William Hogarth’s largest known work resides inside St Nicholas Church in Bristol.
Drop in and hear about this vast triptych and its remarkable journey around Bristol since it was painted for St Mary Redcliffe in 1755/56.
Jenny Gaschke, curator of Fine Art at Bristol Museum & Art Gallery will give an introduction to the painting at 12pm and 2pm inside the church.
The triptych depicts The Ascension featuring Mary Magdalene on a central canvas flanked by The Sealing of the Sepulchre and The Three Marys at the Tomb.
The painting was commissioned to fill the east end of the chancel of St Mary Redcliffe. It was Hogarth’s only commission from the Church of England; he did not follow any faith. He was paid £525.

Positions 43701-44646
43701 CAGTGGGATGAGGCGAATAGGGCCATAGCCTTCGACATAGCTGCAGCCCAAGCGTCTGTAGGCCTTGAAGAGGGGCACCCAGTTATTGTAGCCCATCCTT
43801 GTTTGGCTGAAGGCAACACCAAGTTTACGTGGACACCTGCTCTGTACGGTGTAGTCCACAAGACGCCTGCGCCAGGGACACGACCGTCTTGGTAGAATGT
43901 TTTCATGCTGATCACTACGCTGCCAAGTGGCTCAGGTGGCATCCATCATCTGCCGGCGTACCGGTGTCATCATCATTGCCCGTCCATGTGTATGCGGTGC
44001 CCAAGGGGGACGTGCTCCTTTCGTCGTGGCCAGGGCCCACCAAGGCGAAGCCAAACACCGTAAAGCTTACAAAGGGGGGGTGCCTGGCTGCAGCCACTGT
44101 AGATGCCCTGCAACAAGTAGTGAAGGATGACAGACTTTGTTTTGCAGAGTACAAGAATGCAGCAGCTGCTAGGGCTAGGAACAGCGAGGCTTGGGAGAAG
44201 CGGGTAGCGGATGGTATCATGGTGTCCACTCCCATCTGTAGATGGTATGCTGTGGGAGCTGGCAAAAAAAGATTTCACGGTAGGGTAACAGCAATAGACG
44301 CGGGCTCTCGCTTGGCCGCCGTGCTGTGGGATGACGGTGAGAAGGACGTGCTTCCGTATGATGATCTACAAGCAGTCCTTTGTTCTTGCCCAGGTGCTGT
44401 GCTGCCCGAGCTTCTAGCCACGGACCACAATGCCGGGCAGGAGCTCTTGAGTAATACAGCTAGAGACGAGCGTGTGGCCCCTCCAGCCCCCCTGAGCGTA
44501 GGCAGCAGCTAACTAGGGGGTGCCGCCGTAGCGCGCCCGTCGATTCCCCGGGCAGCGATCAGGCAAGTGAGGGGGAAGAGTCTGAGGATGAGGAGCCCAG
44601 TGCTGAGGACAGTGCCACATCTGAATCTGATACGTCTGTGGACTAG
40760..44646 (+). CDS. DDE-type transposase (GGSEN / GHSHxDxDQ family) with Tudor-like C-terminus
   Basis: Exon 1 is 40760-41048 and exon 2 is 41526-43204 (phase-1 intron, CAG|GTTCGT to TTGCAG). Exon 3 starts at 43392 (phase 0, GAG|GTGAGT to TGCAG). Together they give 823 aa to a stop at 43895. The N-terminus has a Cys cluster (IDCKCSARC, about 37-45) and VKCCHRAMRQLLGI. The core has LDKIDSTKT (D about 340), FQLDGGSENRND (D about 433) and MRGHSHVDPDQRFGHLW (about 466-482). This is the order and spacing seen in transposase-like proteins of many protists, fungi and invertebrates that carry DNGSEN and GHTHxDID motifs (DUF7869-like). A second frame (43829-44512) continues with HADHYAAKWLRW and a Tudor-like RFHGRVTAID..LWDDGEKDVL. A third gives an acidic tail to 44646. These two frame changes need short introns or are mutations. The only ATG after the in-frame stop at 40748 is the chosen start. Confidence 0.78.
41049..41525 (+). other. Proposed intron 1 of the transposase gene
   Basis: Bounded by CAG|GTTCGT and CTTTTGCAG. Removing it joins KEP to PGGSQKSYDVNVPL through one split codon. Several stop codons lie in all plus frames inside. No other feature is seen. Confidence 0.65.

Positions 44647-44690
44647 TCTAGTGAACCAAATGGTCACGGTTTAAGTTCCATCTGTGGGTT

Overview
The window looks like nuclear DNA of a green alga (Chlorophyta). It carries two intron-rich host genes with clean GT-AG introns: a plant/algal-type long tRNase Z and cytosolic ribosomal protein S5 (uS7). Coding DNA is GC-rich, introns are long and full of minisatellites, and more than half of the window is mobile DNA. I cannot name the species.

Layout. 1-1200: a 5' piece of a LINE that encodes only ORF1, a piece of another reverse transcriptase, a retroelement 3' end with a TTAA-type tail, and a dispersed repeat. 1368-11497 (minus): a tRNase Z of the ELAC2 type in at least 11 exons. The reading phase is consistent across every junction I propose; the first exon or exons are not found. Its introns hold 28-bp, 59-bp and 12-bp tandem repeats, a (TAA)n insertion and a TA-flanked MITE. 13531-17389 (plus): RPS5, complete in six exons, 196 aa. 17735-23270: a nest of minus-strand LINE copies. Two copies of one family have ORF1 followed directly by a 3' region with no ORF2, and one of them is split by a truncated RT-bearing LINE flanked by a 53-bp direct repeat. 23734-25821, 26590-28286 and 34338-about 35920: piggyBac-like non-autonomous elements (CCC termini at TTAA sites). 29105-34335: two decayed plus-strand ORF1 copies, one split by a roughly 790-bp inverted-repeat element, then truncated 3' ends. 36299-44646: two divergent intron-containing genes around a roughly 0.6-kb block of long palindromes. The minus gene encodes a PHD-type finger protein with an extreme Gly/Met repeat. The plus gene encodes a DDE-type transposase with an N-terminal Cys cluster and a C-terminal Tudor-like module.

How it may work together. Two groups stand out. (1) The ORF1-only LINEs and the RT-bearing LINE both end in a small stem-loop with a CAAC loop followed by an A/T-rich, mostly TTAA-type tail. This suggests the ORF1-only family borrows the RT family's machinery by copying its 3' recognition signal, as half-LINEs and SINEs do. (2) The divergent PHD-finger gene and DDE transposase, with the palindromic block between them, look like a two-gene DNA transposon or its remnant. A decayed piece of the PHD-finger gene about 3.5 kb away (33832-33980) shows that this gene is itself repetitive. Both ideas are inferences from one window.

The three paintings were too wide for the church and the side panels were placed at an angle to the central one. During the Victorian era Hogarth’s work was no longer thought to be suitable for the church and attempts were made to sell it. It was given to the Bristol Fine Art Academy, which became the Royal West of England Academy, in 1859. The work took up a great deal of space and presented challenges for public display. It was eventually rolled up and stored in the basement.
Bristol Museum & Art Gallery officially acquired the paintings in 1955 from the Art Collections Fund.